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Yelp soars on stock market debut with lofty vision

Richard Drew / AP

Jeremy Stoppelman, right center, Yelp's co-founder and CEO, salutes during opening bell ceremonies of the New York Stock Exchange Friday. Yelp's stock soared on its stock market debut.

Consumer reviews website Yelp made its first appearance on the stock market Friday, joining a list of new social media companies that have made their market debuts in recent months, including LinkedIn, Groupon and Zynga.

Yelp, which trades on the New York Stock Exchange under the ticker name “YELP,” soared out of the gate Friday, at one point rising over 70 percent. The company priced its initial public offering of class A common stock at $15 a share late Thursday, coming in above the expected price range and valuing the seven-year-old company at nearly $900 million.

That valuation is raising eyebrows on Wall Street, given that Yelp has never reported a profit. The company’s valuation is above most of the companies in the Standard & Poor’s 500-stock index, a broad market index, and it’s almost 11 times Yelp’s full-year annual revenue for 2011.

Yelp saw an operating loss of $16.2 million in 2011 on revenue of $82.3 million, up 73 percent from 2010 revenue of $47.7 million with an operating loss of $9.6 million. In its registration document for an IPO, Yelp said the company does not “expect to be profitable in the near term as we continue to invest in our future growth.”

Still, Yelp may well be worth its lofty valuation. Bloomberg reports that the company has forged its own path to IPO, rejecting takeover offers that other technology startups would have found hard to resist, including a $550 million bid from Google and a $1 billion overture by Yahoo.

Yelp is known best for its reviews of restaurants, and also hotels, stores, and other retail establishments. The company makes money from advertising, which is sells to local businesses and big companies that seek to reach its growing audience of users.

The company faces competition from Internet heavyweights Google, Facebook and Yahoo, which also sell online ads to local businesses. Web property Foursquare recently upgraded its search and discovery of local businesses, setting itself up as a Yelp competitor too.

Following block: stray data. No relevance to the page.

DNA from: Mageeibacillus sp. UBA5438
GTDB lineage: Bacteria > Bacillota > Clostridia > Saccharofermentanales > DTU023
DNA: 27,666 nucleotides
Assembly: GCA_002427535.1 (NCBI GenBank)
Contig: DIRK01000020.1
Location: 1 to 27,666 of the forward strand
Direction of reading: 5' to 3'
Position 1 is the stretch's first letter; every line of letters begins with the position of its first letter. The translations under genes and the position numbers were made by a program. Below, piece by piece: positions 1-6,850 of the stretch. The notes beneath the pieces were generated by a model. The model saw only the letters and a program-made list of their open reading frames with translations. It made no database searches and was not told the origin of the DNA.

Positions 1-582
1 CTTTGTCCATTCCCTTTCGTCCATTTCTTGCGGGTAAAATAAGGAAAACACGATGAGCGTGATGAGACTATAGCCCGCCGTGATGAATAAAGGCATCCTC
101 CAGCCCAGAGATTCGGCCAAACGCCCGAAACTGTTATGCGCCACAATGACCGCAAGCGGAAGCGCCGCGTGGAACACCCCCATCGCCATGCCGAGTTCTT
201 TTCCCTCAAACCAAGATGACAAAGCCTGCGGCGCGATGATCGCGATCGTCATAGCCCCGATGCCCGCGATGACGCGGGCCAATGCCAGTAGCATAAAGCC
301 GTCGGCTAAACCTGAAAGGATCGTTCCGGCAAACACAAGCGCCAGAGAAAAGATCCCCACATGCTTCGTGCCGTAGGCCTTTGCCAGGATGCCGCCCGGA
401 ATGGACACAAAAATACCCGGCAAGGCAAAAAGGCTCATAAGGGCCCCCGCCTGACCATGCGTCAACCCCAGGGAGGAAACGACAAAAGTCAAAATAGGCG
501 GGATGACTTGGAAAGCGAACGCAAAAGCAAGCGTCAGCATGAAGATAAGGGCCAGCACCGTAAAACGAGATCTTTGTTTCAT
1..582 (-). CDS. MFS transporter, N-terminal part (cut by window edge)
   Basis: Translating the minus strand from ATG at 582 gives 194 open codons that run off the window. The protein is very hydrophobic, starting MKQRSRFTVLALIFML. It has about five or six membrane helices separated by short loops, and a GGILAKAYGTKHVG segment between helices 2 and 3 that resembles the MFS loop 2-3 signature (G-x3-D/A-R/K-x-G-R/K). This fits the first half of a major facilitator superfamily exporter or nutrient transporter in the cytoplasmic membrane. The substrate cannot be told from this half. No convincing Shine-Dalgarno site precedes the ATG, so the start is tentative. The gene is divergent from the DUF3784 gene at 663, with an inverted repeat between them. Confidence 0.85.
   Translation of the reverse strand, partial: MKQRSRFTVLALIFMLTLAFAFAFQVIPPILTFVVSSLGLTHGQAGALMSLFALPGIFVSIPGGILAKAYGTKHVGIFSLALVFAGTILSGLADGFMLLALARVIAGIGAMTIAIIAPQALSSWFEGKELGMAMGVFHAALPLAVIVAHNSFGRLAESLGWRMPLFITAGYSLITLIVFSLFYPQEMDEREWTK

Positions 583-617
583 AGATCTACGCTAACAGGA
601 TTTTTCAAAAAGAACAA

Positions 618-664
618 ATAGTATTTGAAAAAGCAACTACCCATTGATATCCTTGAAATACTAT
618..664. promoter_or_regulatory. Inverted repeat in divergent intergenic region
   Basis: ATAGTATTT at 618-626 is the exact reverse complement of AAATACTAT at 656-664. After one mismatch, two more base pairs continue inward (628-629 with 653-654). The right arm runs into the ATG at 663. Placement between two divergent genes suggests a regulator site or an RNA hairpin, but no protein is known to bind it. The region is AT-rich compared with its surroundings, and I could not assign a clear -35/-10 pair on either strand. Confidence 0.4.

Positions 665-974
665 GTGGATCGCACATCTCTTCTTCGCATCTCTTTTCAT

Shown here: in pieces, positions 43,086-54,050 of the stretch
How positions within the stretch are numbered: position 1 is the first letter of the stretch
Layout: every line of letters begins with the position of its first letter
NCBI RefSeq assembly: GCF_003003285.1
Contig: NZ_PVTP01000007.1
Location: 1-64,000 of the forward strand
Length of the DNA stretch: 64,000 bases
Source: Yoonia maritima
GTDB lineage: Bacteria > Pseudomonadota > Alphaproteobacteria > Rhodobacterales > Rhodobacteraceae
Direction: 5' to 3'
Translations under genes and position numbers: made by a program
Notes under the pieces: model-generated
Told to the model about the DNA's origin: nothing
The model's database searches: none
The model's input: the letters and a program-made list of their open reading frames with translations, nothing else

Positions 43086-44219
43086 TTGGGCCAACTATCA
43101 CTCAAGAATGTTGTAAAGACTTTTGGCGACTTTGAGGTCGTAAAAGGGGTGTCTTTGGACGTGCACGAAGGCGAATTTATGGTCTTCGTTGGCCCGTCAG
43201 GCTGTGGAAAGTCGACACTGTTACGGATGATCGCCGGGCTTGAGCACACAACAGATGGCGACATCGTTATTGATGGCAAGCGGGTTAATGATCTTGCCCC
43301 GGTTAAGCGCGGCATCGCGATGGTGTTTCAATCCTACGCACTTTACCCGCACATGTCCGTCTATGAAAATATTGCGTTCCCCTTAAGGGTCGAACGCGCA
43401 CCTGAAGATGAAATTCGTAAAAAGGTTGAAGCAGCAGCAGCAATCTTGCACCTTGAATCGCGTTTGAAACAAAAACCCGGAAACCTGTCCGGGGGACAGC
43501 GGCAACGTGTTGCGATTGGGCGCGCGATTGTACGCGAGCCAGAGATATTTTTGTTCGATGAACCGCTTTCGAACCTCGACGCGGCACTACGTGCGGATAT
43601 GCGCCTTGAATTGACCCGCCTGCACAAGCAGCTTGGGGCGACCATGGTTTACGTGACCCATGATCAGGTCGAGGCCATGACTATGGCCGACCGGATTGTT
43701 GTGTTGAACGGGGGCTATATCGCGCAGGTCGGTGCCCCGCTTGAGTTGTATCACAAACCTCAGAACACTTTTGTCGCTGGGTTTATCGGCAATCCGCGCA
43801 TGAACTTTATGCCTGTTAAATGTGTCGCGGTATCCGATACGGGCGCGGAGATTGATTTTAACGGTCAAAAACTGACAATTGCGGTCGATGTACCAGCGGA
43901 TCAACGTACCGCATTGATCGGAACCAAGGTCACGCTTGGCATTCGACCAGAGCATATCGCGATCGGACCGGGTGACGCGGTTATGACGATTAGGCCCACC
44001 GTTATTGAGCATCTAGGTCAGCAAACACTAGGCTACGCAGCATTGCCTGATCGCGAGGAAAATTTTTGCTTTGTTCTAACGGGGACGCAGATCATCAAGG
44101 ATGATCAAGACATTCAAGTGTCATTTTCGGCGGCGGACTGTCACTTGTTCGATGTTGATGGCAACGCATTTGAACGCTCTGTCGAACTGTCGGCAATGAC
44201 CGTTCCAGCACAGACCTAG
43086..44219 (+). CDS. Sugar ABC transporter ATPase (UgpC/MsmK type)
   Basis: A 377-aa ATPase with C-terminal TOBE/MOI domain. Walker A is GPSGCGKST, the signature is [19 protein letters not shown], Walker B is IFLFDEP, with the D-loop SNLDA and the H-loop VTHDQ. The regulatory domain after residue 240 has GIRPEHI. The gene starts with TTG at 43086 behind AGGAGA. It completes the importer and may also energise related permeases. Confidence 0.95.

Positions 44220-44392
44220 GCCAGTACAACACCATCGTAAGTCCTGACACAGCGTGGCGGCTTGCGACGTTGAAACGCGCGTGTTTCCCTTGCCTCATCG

Max Wolff, an analyst at Greencrest Capital Management, said he has concerns about the outlook for Yelp. Its valuation is too high, mobile applications are not yet monetized and he doesn’t expect the company to make a profit until 2013, he said.

“This company is going to face competition in all three of its basic money generating operations,” he told CNBC Friday, adding that, while he thinks the company will be profitable in 2013, paying for profits before they arrive “has been a dangerous undertaking, both in this space and writ large in the history of trading.”

Yelp’s IPO is part of a rash of Internet offerings over the past several months, with social media companies Groupon, Zynga and LinkedIn making their stock market debuts with mixed results.

Zynga, a developer of online games, went public on Dec. 16, 2011. Since then its share price has risen 52 percent.

But shares of LinkedIn, an online professional network, have slipped 8 percent since its first day of trading on May 19. And shares of online deals company Groupon’s are down 25 percent since the company’s first day of trading on Nov. 4.

Yelp’s CEO, Jeremy Stoppelman, appeared on CNBC Friday to discuss the company’s outlook:

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